Three bands rocked. The fountain flowed. Alive After Five wound down its 29th year of free Wednesday concerts under the approving glow of outdoor dancing and smiles this week.
By all accounts, nothing appeared glaringly wrong — certainly nothing to warrant major change. You would never have imagined that $3.5 million of renovation is coming, unless you gazed down at one of the crumbling, uneven bricks dotting The Grove Plaza.
Hours before the party started blocks away, Capital City Development Corporation’s board approved its budget for fiscal year 2016. Boise’s redevelopment agency plans a substantial overhaul of the plaza, which should be ready for the first Alive After Five next June.
“We have an opportunity to set up The Grove Plaza for the next generation,” CCDC project manager Doug Woodruff says. “So in partnership with all this adjacent development that’s happening, we thought this was a really appropriate time to kind of refresh the plaza and enhance the user experience.”
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It’s time. The Grove Plaza is older than all the adjacent properties except the U.S. Bank building.
“The space is almost 30 years old,” says Karen Sander, executive director of the Downtown Boise Association, “and so it’s needing a little TLC.”
The question now becomes: What do we want The Grove Plaza to be for the next 30 years?
CCDC has gathered public input. It also will hold an open house from 4 to 9 p.m. Sept. 3 at 405 S. 8th St. — during First Thursday.
Nothing has been finalized about the renovation. But CCDC executive director John Brunelle says a couple of things have become clear.
Boiseans are passionate about that signature fountain, which isn’t surprising — yet sort of is. “It’s not the Bellagio,” Brunelle quips. They especially love the fact that it provides a walk-through experience. Upgrades won’t change that.
Secondly, The Grove Plaza still needs to be “Boise’s multipurpose room,” Brunelle says — a place able to handle events ranging from a fundraising breakfast and formal jazz concert to a farmers market. Single-minded suggestions for improvements — such as a permanently installed stage or sound system for Alive After Five — need to be considered in a larger context. (Either way, acoustic improvements to the plaza will be explored.)
A quieter, quality-of-life dynamic is crucial to The Grove Plaza’s future, too, Sander says.
“It also has to be a space where somebody can go take their lunch and sit at one of the tables over their lunch hour ...” she says. “Just kind of listen to the fountain and get outside. Open space is really important to an urban environment.”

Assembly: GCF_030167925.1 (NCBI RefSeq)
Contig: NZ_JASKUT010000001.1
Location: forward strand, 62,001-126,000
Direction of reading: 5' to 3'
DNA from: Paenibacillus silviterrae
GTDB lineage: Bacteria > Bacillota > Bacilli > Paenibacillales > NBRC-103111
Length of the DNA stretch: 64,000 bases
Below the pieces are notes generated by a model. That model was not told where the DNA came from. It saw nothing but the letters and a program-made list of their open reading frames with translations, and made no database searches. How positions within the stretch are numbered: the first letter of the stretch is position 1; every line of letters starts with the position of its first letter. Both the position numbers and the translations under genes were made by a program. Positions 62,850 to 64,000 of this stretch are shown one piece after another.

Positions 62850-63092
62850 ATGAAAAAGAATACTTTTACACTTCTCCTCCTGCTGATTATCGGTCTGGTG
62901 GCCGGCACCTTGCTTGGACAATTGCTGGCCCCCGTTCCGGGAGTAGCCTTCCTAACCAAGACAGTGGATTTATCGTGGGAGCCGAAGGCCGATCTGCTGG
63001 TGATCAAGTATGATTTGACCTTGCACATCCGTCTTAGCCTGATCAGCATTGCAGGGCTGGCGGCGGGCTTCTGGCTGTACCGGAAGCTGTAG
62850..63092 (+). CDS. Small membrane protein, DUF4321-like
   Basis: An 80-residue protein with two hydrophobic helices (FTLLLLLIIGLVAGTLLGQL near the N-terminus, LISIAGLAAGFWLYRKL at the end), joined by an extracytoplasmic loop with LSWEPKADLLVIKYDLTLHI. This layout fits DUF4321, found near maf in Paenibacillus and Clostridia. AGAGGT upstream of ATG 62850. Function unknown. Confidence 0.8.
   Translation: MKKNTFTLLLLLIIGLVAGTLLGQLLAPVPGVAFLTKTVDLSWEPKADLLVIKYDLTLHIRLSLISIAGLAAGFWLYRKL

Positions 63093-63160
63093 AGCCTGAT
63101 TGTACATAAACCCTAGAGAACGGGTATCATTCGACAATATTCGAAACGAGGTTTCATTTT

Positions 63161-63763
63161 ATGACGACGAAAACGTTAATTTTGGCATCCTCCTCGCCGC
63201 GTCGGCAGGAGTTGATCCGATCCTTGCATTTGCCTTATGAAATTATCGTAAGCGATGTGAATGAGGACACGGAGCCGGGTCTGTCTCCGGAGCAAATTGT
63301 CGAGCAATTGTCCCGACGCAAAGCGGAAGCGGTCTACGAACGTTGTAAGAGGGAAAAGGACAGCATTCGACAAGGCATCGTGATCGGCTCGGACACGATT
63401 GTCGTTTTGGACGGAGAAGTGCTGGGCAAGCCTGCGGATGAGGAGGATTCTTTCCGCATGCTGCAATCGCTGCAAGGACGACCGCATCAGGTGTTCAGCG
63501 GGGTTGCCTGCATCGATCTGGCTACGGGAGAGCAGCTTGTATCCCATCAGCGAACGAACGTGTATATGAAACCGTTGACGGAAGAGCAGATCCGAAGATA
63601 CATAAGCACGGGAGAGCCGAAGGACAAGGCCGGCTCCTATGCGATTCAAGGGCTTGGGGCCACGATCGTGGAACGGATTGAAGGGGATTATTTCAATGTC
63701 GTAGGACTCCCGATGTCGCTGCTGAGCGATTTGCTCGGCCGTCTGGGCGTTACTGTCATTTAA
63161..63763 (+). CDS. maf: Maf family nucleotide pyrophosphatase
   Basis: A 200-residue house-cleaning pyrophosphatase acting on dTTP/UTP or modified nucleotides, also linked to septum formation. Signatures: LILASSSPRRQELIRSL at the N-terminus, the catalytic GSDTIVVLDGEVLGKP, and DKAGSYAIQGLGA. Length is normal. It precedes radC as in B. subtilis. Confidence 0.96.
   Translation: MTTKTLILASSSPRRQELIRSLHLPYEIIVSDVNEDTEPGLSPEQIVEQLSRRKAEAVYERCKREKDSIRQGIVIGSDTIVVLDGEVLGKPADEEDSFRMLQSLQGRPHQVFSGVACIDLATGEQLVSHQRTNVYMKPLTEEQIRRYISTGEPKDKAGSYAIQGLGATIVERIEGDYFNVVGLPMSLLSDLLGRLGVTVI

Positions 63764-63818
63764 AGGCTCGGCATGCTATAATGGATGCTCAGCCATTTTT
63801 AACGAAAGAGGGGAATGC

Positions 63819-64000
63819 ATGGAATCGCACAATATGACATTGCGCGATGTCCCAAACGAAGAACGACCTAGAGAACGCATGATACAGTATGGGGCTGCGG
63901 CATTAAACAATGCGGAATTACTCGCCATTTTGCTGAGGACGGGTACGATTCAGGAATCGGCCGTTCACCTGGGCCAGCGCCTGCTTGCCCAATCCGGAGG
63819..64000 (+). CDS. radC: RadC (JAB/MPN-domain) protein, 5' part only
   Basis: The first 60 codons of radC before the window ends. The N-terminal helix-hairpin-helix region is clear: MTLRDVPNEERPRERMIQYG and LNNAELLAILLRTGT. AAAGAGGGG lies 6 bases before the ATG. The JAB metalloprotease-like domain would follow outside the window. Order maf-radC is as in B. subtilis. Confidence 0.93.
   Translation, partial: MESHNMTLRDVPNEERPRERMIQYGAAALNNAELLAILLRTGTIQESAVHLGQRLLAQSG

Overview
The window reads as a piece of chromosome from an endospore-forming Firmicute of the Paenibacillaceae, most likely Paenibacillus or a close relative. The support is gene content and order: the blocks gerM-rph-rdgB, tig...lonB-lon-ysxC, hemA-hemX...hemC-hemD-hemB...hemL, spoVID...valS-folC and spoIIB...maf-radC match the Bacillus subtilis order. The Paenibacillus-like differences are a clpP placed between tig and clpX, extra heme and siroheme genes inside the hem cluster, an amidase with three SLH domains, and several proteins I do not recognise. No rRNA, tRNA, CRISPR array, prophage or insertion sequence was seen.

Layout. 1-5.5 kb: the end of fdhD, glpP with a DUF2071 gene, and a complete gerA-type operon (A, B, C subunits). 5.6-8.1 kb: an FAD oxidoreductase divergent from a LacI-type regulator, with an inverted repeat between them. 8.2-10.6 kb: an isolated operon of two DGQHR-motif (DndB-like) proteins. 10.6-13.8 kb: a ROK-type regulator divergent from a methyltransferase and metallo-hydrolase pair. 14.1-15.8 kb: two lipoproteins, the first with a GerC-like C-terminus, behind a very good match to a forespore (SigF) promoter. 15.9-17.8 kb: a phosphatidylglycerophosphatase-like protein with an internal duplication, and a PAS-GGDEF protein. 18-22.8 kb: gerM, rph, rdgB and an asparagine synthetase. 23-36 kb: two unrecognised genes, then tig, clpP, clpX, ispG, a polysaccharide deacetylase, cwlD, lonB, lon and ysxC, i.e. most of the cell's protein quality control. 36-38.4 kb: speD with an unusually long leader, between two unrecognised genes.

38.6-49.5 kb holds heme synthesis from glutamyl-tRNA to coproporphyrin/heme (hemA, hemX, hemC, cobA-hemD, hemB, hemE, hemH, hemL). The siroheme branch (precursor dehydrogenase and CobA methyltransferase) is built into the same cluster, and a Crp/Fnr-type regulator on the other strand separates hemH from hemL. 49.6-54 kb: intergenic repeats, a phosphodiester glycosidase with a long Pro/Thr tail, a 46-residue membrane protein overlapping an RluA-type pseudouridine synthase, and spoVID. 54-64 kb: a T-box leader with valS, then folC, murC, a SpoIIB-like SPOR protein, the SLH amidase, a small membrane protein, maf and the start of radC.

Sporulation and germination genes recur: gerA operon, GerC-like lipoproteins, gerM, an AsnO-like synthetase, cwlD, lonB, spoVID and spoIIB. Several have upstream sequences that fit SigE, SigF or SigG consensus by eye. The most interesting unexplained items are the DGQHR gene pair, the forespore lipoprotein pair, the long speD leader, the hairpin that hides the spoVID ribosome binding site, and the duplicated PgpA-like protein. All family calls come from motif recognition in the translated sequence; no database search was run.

Open space is a bigger challenge than it used to be. Originally a lonely brick patio surrounded by wide-open parking lots, the plaza’s future is enclosed by buildings with walls of glass and metal. (Hey, when is that Buffalo Wild Wings opening down there, by the way? It’s almost football season.)
And although $3.5 million sounds like a lot of money, many improvements won’t be obvious. They’ll happen below the plaza’s surface. Every brick will be yanked.
Want to have a lasting part of the renovation? Buy an inscribed brick at thegroveplaza.com. They’re $60 or $100. By the way, if you are one of the 14,000 people who already have a brick down there, you’ll still have one — just a fresh one.
Someday not so far away, most of the construction will be finished next to The Grove Plaza. The area will teem with shoppers, restaurant patrons and convention attendees.
“We think it will be a more active space than ever before,” Brunelle says.
So speak up. It’s not too late to get in your 2 cents. Want more shade in The Grove Plaza? A treefort in one of the trees?
“We’re good at listening,” Brunelle adds, “and we’re not being prescriptive on the deal.”
New EDM bar
Whether named Grainey’s Basement or J.T. Toad’s, the downstairs bar below Tom Grainey’s, 109 S. 6th St., often has played second fiddle to its more visible, street-level big brother over the years.
Will things be different now that the underground space in Old Boise has been rebranded as Crowbar?
Crowbar, which celebrates its grand opening Aug. 28 with DJ-producer Butane, will pump the thump of electronic dance music, aka EDM. So it definitely has the potential to attract an Electric Zoo-loving demographic — and possibly require a crowbar to pry old-school live-music curmudgeons inside. Online: Facebook or crowbarboise.com.
Michael Deeds’ column runs Fridays in Scene magazine and alternating Sundays in the Statesman’s Explore section. He co-hosts “The Other Studio” at 9 p.m. Sundays on 94.9 The River.